The season is upon us where peppermint replaces pumpkin and snow covers fallen leaves. Finals are approaching for college kids, and families are reuniting in the spirit of the holidays. One of my favorite things to do once I return home is to make a cup of cocoa, curl up in blankets, and sit down with my family to watch our favorite holiday films. I’ve compiled a list of some of my favorites, and if you haven’t given them a watch, you definitely should. It was hard to narrow it down to my top five favorites (with five other honorable mentions because it is just so hard) :
It’s a Wonderful Life (1946)
No list can be complete without this holiday classic. Taking some inspiration from A Christmas Carol and based on The Greatest Gift written by Philip Van Doren Stern, the film follows George Bailey (James Stewart), a family man who hits rock bottom on Christmas Eve. With the help of Clarence (Henry Travers), a guardian angel, George experiences what life would be like if he never existed, and he comes to realize that not all hope is lost. The movie has achieved much recognition and has even been recognized as one of the top 100 films ever made. Also, I’m a big James Stewart fan, so you can’t blame me.
A Christmas Story (1983)
A Christmas Story is a movie close to my heart, and I’m serious about how close it is. I grew up less than an hour from Hammond, which is what the fiction town of Hohman is based on. Young Ralphie (Peter Billingsley) only wants a Red Ryder BB Gun for Christmas, and the movie follows him on his quest to get it. Packed with hilarity and classic icons (the leg lamp and “Fra-gee-lee”), the movie never gets old.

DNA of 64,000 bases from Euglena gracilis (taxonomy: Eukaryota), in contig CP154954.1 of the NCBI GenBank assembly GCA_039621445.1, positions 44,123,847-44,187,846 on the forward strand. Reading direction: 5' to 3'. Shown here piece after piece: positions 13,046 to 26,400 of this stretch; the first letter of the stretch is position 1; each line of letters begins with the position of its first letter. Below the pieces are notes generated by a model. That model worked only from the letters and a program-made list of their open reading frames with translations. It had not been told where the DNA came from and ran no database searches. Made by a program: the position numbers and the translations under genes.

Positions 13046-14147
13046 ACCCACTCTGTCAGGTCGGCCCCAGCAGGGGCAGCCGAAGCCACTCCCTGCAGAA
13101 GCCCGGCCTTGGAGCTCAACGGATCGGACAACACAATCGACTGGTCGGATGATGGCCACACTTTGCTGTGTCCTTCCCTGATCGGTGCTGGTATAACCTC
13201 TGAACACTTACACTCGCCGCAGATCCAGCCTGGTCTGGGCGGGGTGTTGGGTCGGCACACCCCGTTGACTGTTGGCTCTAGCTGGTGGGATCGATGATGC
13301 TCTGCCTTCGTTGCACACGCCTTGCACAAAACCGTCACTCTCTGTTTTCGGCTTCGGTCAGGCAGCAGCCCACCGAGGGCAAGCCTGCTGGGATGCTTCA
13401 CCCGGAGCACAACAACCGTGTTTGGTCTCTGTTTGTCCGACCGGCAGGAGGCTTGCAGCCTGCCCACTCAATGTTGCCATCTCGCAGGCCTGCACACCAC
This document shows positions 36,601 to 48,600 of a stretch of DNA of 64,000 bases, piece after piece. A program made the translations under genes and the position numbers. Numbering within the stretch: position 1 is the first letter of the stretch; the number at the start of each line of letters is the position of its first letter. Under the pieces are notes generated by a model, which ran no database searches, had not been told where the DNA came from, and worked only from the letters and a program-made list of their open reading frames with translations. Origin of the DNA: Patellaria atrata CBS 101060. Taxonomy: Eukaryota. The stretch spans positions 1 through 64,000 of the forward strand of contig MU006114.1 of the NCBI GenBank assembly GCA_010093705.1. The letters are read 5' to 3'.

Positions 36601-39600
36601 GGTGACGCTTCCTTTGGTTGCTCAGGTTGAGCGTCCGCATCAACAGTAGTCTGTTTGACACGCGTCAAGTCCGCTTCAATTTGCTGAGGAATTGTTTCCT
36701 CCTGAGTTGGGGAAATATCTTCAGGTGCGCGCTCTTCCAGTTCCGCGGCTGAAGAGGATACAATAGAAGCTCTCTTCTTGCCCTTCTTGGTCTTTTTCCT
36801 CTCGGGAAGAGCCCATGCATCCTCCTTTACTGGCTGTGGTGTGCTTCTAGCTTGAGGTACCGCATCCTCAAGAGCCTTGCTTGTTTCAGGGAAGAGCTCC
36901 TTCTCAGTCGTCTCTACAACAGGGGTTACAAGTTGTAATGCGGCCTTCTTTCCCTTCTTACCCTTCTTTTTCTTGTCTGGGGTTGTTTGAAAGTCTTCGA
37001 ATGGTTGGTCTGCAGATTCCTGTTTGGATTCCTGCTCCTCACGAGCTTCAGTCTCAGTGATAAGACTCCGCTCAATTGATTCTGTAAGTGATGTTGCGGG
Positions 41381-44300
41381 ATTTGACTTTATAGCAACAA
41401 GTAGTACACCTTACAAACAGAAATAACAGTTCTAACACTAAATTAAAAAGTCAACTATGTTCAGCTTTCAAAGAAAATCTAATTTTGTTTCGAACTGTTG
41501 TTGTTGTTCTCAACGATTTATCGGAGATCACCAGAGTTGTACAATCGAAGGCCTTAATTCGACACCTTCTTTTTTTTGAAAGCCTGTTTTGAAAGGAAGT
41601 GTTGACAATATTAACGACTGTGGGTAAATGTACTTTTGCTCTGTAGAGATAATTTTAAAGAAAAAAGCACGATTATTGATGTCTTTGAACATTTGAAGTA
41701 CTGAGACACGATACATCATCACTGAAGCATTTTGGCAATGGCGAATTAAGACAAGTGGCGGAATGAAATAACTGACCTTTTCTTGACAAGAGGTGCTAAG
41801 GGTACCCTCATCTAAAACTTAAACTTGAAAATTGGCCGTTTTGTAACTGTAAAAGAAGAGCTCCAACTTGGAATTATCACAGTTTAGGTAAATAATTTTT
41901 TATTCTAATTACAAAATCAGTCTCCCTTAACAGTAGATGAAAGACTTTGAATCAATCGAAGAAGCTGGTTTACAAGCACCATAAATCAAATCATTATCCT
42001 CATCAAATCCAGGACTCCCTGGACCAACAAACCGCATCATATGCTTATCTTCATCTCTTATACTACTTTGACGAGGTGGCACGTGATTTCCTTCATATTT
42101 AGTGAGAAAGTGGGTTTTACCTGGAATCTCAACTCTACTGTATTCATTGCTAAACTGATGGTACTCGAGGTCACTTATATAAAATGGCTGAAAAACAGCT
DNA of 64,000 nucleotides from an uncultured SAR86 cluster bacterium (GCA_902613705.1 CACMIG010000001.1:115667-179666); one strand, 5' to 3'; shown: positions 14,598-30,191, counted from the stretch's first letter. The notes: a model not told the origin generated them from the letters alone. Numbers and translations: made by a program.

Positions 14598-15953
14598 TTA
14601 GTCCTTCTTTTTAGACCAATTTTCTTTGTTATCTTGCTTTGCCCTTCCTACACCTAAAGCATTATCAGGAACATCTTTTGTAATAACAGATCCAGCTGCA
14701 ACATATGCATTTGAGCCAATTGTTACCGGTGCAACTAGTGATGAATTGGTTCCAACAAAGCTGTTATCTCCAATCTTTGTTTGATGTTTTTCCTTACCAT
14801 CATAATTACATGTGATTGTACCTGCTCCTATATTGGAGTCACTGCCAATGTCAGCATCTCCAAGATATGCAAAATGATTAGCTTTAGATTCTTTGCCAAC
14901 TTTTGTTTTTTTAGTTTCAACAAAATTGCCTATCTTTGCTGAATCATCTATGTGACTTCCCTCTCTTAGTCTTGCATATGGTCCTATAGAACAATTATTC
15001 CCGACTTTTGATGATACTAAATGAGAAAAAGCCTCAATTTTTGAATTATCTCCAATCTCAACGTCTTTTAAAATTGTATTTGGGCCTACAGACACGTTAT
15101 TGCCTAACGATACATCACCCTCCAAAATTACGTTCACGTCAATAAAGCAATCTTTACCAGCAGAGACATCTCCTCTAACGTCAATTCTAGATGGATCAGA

The Nightmare Before Christmas (1993)
The best part about this movie is that you can watch it from Halloween until Christmas, and no one can say a thing about it being too early for the holiday season. All Jack Skellington, the pumpkin king from Halloween Town, wants is to celebrate Christmas after he discovers the presence of “Sandy Claws” and Christmas Town. Some chaos ensues, but the town ultimately realizes what Christmas is about. On a side note, Danny Elfman created a brilliant soundtrack for the film.
“Bye Buddy, hope you find your dad.” I don’t even know how to express how much I love this movie. It’s hysterical in every way, and I quote it nonstop from October to January. I didn’t quite know what to expect when I first saw this movie, but following Buddy on his quest to find his father and watching him save Christmas is one of the greatest Christmas experiences.
Miracle on 34th Street (1947,1994)
I usually don’t like remakes, but I think both of the versions of this film are absolutely brilliant. The concept behind the potentially real Santa Claus moonlighting as a department store Santa Claus catches me as curiously adorable, and I am in love with both of these versions.
White Christmas (1954), Love Actually (2003), How the Grinch Stole Christmas (1966, 2000), The Year Without a Santa Claus (1974), National Lampoon’s Christmas Vacation (1989)
Images via IMDB